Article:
Monday, April 2, 2012

"Ah, Wilderness!" and Eugene O'Neill

Last night I went to the Arena Stage’s production of Eugene O’Neill’s “Ah, Wilderness!”, his only comedy.  If that was the only O’Neill play you saw, you might think he was a light, cheery, nostalgic humorist—sort of an early Garrison Keillor.  The show was well-cast and excellently performed—a highly enjoyable 2 hours and 40 minutes—but what will really make the play interesting to me is that I’m going to see “Long Day’s Journey into Night”—definitely NOT a comedy!—next Sunday night for the immediate contrast.  Supposedly “Ah, Wilderness!” is the idealized family O’Neill wished he had grown up in, and “Long Day’s Journey…” is based on his actual family. 

“Ah, Wilderness!” contains alcoholism, but it’s played (mostly) for laughs, including a hilarious dinner scene in which the drunk uncle insists that he prefers eating his lobster with the shells on.  Drinking does create disappointment and a stunted life for this uncle and (tangentially) for the aunt on the other side of the family who would marry him if he only would keep his promise to quit the booze.  Yet young Richard, on the brink of love and life, is pushed into one bad night out drinking and partying and after that experience, rejects that lifestyle in favor of the sweet girl next door.  He has the benefit of loving model of his parents watching over him…an early version of Ward and June Cleaver.

Still, there are challenging questions simmering under the surface of what is, truly, a very charming play:  how did the parents end up in such a happy situation when their siblings—presumably raised in the exact same family—did not?  At the moment, Richard is discovering “evil” literature like Shaw and Ibsen and his rebellion is played as a passing phase, but are we to cheer for the idea that these ideas will “pass” from his mind? And, while we look upon Richard nostalgically, lost in the throes of young, first love, we also know all the potential bumps in the road ahead of him.  His innocence is lovely—even more so as he calls himself a cynic—and while we admire and long for it, we know that our own innocence is far behind us, lost, never to be recaptured.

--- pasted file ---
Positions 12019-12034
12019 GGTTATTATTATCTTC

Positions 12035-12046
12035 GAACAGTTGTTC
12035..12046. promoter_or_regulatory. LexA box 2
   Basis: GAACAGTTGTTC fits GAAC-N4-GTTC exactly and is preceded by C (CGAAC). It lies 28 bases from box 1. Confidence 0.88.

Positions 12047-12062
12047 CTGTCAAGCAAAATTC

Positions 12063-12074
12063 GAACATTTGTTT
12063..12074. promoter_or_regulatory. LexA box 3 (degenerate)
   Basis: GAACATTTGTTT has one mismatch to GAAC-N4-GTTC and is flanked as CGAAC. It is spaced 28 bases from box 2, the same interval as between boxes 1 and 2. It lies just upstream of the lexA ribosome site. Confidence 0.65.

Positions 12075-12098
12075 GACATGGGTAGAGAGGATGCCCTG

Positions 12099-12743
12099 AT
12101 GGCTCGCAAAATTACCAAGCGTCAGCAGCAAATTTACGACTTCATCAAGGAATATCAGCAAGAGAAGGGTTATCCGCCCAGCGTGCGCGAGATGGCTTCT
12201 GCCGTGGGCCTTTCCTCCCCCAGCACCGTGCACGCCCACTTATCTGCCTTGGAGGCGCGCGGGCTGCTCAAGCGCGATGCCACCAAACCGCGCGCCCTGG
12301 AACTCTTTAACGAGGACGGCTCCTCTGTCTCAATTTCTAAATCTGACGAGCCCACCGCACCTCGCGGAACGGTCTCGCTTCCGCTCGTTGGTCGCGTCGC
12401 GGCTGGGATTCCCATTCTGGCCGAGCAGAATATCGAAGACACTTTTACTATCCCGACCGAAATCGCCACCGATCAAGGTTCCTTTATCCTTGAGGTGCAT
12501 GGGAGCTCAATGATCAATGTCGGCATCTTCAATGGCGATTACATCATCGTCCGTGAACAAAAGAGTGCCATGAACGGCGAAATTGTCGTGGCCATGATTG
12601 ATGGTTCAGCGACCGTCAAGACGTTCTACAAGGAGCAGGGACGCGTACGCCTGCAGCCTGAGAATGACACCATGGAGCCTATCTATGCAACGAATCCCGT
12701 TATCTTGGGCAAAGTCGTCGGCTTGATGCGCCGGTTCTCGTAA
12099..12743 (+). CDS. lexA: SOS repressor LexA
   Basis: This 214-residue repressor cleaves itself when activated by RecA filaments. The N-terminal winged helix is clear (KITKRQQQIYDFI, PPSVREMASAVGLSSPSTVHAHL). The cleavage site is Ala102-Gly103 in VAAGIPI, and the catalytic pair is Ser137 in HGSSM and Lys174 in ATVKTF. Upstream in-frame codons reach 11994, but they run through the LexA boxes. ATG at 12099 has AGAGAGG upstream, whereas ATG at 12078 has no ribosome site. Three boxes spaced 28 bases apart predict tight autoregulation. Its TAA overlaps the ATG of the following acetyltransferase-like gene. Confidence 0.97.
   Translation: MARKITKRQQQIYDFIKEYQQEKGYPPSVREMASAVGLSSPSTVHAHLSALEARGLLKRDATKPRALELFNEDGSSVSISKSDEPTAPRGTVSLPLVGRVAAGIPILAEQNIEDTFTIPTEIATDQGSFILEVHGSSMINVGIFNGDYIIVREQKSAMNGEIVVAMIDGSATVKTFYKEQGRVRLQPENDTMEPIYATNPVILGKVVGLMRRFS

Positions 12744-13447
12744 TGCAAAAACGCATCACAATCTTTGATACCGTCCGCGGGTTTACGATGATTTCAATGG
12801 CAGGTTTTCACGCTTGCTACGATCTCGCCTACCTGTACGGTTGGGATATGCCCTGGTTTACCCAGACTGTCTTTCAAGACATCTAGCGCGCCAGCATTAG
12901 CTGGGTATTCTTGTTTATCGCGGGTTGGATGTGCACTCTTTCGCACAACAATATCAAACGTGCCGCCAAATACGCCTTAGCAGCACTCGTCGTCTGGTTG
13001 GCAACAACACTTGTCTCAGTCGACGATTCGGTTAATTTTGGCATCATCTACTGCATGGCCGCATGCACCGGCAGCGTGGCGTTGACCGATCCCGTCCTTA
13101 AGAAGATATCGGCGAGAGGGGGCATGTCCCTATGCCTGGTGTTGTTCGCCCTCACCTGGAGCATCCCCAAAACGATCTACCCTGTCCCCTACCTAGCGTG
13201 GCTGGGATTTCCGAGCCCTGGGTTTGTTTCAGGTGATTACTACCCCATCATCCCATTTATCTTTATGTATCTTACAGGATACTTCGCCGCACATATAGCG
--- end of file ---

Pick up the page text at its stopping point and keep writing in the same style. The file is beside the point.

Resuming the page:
I’ve never seen “Long Day’s Journey into Night,” though I saw the movie long ago.  In any event, I don’t think the challenging questions simmer…they explode.  Can’t wait!  I will report back.

Tickets for “Ah, Wilderness!” and “Long Day’s Journey into Night” at Arena Stage.
Tickets for “Strange Interlude” at Shakespeare Theatre, part of the Eugene O’Neill festival (I’m awfully tempted!).
A quick bio of Eugene O’Neill.


DC-area author Leslie Pietrzyk explores the creative process and all things literary.